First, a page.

5 DAYS IN A UNIMOG
Exploring in true overland style
We planned five days of open trails that would include running Kookapi, the west side of the Fraser Canyon, the Churn protected area, the lands of the Gang Ranch, hopefully finding the legendary Chilco Choate, then back down through Poison Mountain, Mud Lakes, a quick run over Highline Road out of Seton Portage and home via West Harrison. It was to be an epic trip; and the comradeship gained with my companions in seven other trucks would last a lifetime.
It was Friday night and most of the other trucks had already headed up to Clear Creek hot springs, with the guys and Heavy swinging by to pick me up on the way. We quickly loaded, and headed towards the East Harrison Forest Service Road (FSR) with a quick stop to fill the humungous fuel tank, where I learned that about anything can be added if needed, including vegetable oil. We pulled into the hot springs just after dark, quickly set up camp, and luckily had the hot tubs to ourselves. The trip to the springs is a nice day trip and can easily be done in a 2-wheel drive vehicle; however, keep in mind that it’s a popular location with limited tubs, so it’s best to be prepared for close quarters.
The next morning, we rose early and after a quick breakfast over the campfire, continued heading up East Harrison to meet up with the Kookapi FSR. As Heavy is not always known for her speed, we followed behind the other trucks and started noticing that there was a trail of trash in the middle of the road. Shawn and I got out and started walking in front to pick it up, as it closely resembled our own trash from the night before. Turns out that the Trasharoo on Pat’s truck had come loose and was attempting to redistribute its contents back to mother nature.
The Kookapi FSR, connecting East Harrison to Nahatlatch offers incredible panoramic views and numerous mountain glaciers. After a few hours on a fairly paved FSR, you will find yourself in the Nahatlatch Lake area. There are many options for camping, which include the lake, along the river, or spending the night in the Fire Lookout Tower high above valley with a starlit view of the Fraser Canyon below.
Due to time constraints we opted to take the paved road out of Boston Bar heading into Lillooet. There we topped up on gas, grabbed ice cream, and headed up the West Canyon dirt road towards the Big Bar Ferry; pulling off onto a plateau above the Reserve to have lunch. We spent some time watching the fisherman below; it was like stepping momentarily back in time, as they have been using the same fishing techniques for generations.
It was time to continue North up the Canyon, our next goal was the Leon Creek Rec site, the Backroads Mapbook had noted a hot spring accessible from there, which seemed odd. Most of the trucks continued at their own pace up to the Big Bar Ferry, with little interest in the additional exploring. However, the three of us in Heavy, after a few wrong turns, found the sought after Rec Site. It was obvious that it had been neglected for a long time; it also became quickly apparent that many
years had passed since the road to the supposed hot springs had been driven down. Hundreds of fallen trees lining the way indicated that hours of good chain saw work would be needed to clear them out, or take the time to complete the hike on a hunch. As frustrating as it was, we decided that the venture in to verify if the Backroads Mapbook was correct would have to wait another day.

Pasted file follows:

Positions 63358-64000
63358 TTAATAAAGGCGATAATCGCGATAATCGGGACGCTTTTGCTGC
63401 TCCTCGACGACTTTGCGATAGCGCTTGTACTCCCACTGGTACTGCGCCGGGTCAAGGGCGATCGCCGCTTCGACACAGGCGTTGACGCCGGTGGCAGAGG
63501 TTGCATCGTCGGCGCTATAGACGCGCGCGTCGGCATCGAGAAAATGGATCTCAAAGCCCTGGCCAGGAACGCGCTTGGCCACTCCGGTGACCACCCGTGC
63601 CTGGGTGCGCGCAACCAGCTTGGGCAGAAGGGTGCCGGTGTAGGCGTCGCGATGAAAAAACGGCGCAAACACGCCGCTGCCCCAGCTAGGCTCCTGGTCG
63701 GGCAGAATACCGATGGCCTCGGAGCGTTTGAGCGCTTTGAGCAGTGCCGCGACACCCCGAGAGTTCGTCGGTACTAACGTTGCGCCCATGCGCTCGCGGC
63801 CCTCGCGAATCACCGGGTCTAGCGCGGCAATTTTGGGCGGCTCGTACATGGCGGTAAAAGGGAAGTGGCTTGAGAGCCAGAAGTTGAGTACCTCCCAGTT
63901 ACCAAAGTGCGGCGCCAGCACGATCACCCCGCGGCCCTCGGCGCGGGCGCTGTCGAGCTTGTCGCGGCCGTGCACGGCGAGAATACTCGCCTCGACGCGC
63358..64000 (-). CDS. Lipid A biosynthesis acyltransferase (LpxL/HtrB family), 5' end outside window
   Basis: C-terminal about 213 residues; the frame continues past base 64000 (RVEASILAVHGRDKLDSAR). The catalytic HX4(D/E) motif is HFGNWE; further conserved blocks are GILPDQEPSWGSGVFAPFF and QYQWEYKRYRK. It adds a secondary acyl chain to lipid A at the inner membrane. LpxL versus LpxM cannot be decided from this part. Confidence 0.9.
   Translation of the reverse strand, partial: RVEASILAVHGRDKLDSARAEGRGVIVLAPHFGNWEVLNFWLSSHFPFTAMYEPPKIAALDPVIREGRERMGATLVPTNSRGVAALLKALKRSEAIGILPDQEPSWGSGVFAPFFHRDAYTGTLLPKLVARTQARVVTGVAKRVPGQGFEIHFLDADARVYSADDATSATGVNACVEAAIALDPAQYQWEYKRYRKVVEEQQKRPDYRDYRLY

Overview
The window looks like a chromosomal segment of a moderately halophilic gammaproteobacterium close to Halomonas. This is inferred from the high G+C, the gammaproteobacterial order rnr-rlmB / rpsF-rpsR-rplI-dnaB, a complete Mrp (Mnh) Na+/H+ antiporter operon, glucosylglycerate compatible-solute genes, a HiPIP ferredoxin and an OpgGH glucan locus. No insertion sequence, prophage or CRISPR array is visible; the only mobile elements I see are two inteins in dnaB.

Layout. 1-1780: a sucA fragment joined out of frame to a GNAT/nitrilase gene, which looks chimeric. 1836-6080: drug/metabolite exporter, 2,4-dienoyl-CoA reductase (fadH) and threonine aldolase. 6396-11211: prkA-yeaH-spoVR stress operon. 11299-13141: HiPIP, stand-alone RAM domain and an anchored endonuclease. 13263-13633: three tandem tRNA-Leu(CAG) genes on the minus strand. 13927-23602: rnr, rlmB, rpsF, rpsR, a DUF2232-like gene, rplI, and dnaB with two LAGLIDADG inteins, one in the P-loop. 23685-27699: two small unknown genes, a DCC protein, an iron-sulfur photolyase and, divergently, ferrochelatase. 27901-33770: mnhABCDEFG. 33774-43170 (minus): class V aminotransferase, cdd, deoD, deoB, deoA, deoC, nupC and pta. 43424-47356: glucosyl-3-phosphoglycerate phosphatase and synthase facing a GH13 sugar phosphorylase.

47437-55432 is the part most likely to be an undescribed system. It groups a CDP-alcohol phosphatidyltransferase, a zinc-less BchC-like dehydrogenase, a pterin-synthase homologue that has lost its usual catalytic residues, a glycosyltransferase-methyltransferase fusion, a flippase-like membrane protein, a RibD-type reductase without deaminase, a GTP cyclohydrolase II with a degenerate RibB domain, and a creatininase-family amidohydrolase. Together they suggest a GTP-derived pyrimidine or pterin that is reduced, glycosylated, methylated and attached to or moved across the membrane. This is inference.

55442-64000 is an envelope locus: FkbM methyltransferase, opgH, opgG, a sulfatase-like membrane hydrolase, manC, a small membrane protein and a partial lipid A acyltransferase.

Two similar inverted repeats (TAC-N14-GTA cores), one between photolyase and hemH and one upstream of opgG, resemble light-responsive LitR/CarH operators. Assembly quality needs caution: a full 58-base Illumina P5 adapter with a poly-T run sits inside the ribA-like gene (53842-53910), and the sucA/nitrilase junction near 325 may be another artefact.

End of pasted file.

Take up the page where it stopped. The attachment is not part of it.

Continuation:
We continued north, in awe of the vistas and landscapes, stopping for a moment to take in a rather large herd of deer with two playful stags. The views along the Fraser Canyon in this area are mesmerizing, with a thousand shades of gold reflecting off the long grasses and sandstone ridges.
We shortly came upon the Big Bar ferry, which usually runs on demand, unless the operator is having dinner, then you need to be prepared to sit and wait for a bit. Some of the group were already across, and you could see the operator’s face light up when he saw Heavy. There’s something about a Unimog that always brings out a smile when people see them on the trail.
A short way after coming off the ferry, we started passing through the Gang Ranch Area. Although several of the older structures remain, it’s important to remember that while they may look abandoned, they do remain the property of the Gang Ranch, so any visits to them may result in you interacting with the staff. At this point you want to give your gas tank a hard look. There is a small service station in the nearby town of Dog Creek, but there is no guarantee that they will be open, or have fuel on hand, and from here to the Seton Portage area there are no further opportunities for fuel.
A few of the group went to top up their tanks and Jerry cans. We just carried on, as Heavy holds more than enough fuel to safely get you where you need to be. Along the winding road towards the Churn protected area, I was in heaven surrounded by the meandering grasslands, which were cradled by the painted colours on the tablelands that rose above us. Traveling the snake-like roads we descended upon the old iron Churn Creek Bridge, where we stopped on the bridge so everyone could take their tourist photos, our entire tribe coming alive with smiles.
Heading east on the Empire Valley Road we found a quaint camping spot at the well-worn calving barn and settled in. Something about pitching tents on manure wasn’t that appealing, so everyone got to the business of setting up camp in the grass fields outside. Soon the campfire was ablaze, dinner on, and I settled in listening to the guys, lost in the falling stars, serenaded by crickets and feeling like I was finally at home.
Setting up camp.
Churn Creek Bridge